Friday, July 31, 2009

International Blog Against Racism Week

The first thing my father said when I told him my then-new boyfriend, Luke, was half Black was "does he look like a Negro?" I was dumbfounded. I didn't know what to say. After a long pause I replied with an affirmative. Yes, my boyfriend looks like a Black person, and I wouldn't have been at all taken aback if that had been the question: "does he look Black?" But "Negro?" It reeked of preemptive hate, of ignorance, of disgust.

I didn't think of that conversation again until weeks later when my mother casually mentioned a phone call she had with my father concerning Luke, in which he told her that he didn't want me dating a Black man. I was enraged; enraged that he would be so racist, enraged that he would go behind my back to gossip about my boyfriend-- a human being, might I add-- as if he were some sort of intrusive foreign object.

I called my father in a fit of anger and demanded to know what exactly he'd said. I didn't get answers. I didn't get sorry. I didn't get what I wanted or needed to hear. I got "you can date a Black man-- but I wouldn't want you to marry one." I was told that I had to preserve my culture, that White people belong with White people and "colored" people belong with colored people. It didn't matter that Luke has treated me leagues better than any of the White men I was involved with before him. No amount of kindness and respect would unkink his hair, narrow his nose, lighten his skin, or erase his Jamaican father that ran away before he was born. To my father, the essence of the person I love so much does not matter, only his race.

That was my first real, true encounter with racism. It's out there. It's very, very real. No matter what anyone says, we are not in a post-racial society. People still say the "N" word in jest and to harm. People cross the street when the see a person of another color walking toward them. People will tell you that love cannot be colorblind.

Here's what I want you to do: check out the links and videos I've listed below. I've got some recommended satires, some slam poetry, a couple articles, and some music. After you've done that, I want you to challenge yourself to do the following: next time someone makes a racist remark-- even if it's supposed to be a "joke"-- say something. Don't stand idly by and condone their ignorance. Tell them that what they're doing is wrong. Ask if they know that the words they're saying are hurtful. Whatever you do, don't just let it go. We will never even be able to entertain the idea of a "post-racial society" until we stop treating racism as acceptable.

As part of International Blog About Racism Week (it officially ends on Monday, but don't let that stop you), here are some videos, links, and great books for you to check out and get you really thinking about racism.

Abolish the "N" Word: Watch the intro, please.

Emmett Till

Raising Katie: What adopting a White girl taught one Black family

Erasure by Percival Everett: Black existentialist author Thelonius "Monk" Ellison. is disgusted when he finds out the biggest novel around is "We's Lives in Da Ghetto," penned by a Black woman who spent but one weekend in Harlem. To poke fun at her novel, he writes a parody titled "My Pafology." To his disgust, it quickly rockets to the top of the bestseller list and for the first time in his writing career, he is a highly recognized and highly paid. Percival Everett is an exquisite writer and this book is one of his finest.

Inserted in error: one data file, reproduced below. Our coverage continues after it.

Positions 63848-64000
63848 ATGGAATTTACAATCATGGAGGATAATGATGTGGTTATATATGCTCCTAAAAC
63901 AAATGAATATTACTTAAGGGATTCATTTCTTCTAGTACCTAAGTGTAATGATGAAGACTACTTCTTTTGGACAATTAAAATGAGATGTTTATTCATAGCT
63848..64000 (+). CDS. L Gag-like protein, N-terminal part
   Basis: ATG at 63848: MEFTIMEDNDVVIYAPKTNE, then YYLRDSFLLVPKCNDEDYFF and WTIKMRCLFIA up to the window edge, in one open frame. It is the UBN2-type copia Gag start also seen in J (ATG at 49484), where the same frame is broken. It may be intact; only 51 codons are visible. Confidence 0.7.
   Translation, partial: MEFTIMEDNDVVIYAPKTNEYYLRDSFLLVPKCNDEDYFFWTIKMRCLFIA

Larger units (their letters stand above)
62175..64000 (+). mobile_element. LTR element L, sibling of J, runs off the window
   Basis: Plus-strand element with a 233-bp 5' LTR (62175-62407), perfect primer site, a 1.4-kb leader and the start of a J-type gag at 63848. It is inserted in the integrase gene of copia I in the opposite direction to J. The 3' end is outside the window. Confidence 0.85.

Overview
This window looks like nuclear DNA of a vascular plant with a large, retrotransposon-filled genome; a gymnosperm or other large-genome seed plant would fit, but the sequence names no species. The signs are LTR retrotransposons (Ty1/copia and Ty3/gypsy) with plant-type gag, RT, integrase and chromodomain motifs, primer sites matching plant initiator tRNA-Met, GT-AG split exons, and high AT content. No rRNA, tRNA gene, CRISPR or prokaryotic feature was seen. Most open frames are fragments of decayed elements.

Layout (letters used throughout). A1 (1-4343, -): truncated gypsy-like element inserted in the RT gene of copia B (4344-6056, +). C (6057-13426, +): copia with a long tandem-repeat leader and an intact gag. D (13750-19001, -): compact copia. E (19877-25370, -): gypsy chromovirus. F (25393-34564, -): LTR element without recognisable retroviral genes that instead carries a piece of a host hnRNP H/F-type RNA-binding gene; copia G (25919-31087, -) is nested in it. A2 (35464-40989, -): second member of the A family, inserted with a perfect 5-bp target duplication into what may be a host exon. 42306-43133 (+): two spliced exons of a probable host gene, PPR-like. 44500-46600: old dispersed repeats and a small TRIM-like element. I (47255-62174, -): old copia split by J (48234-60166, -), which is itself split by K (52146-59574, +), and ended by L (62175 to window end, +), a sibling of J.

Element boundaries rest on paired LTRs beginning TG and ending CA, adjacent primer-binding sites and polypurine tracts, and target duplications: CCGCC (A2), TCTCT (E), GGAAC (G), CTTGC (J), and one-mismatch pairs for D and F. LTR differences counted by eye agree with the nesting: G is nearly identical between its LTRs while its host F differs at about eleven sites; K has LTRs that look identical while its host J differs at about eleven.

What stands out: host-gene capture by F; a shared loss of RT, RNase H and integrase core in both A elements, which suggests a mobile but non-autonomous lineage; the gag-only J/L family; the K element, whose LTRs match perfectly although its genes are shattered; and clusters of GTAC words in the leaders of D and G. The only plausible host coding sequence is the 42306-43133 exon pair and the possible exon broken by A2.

Negrophobia by Darius James
: the most bizarre book you'll ever read. I won't spoil it, but it's thick with delightful social commentary.

Pinktoes by Chester Himes
: all you need to know is that it's about Mamie Mason, a Black socialite, who attempts to promote racial harmony through wild, desegregated orgies. One of the more entertaining satires I've read.

Black No More by George S. Schuyler: the first African-American-written satire known. Schuyler creates a world where science has allowed Black people to turn themselves into White people. One would think the invention would lessen racism, but instead society becomes more paranoid than ever. A very accessible satire, and extremely enjoyable.

Bi-Racial Hair by Zora Howard: I couldn't embed this slam poem, but do check it out-- it gives me chills every time. Can you believe she was 14 when she wrote and performed this?

Nigger Niggas & Niggaz by Julian Curry

Yellow Rage

Strange Fruit by Billie Holiday

Black or White by Michael Jackson

They Don't Really Care About Us by Michael Jackson

"Some things in life we just don't want to see, but if Martin Luther was living, he wouldn't let this be."


jules said...

Perfect post.

amanda said...

I got chills reading this.

I'm sorry your father was so cruel and ignorant; I am, however, so happy that you're happy with Luke. ;)

rubybastille said...

This is a great post. I wish I the audio was better on that Biracial Hair poem, because the other two blew me away.

Claire said...

Late comment, but thanks for the links.

Anonymous said...

It is certainly interesting for me to read this post. Thank author for it. I like such topics and everything that is connected to them. I definitely want to read a bit more on that blog soon.


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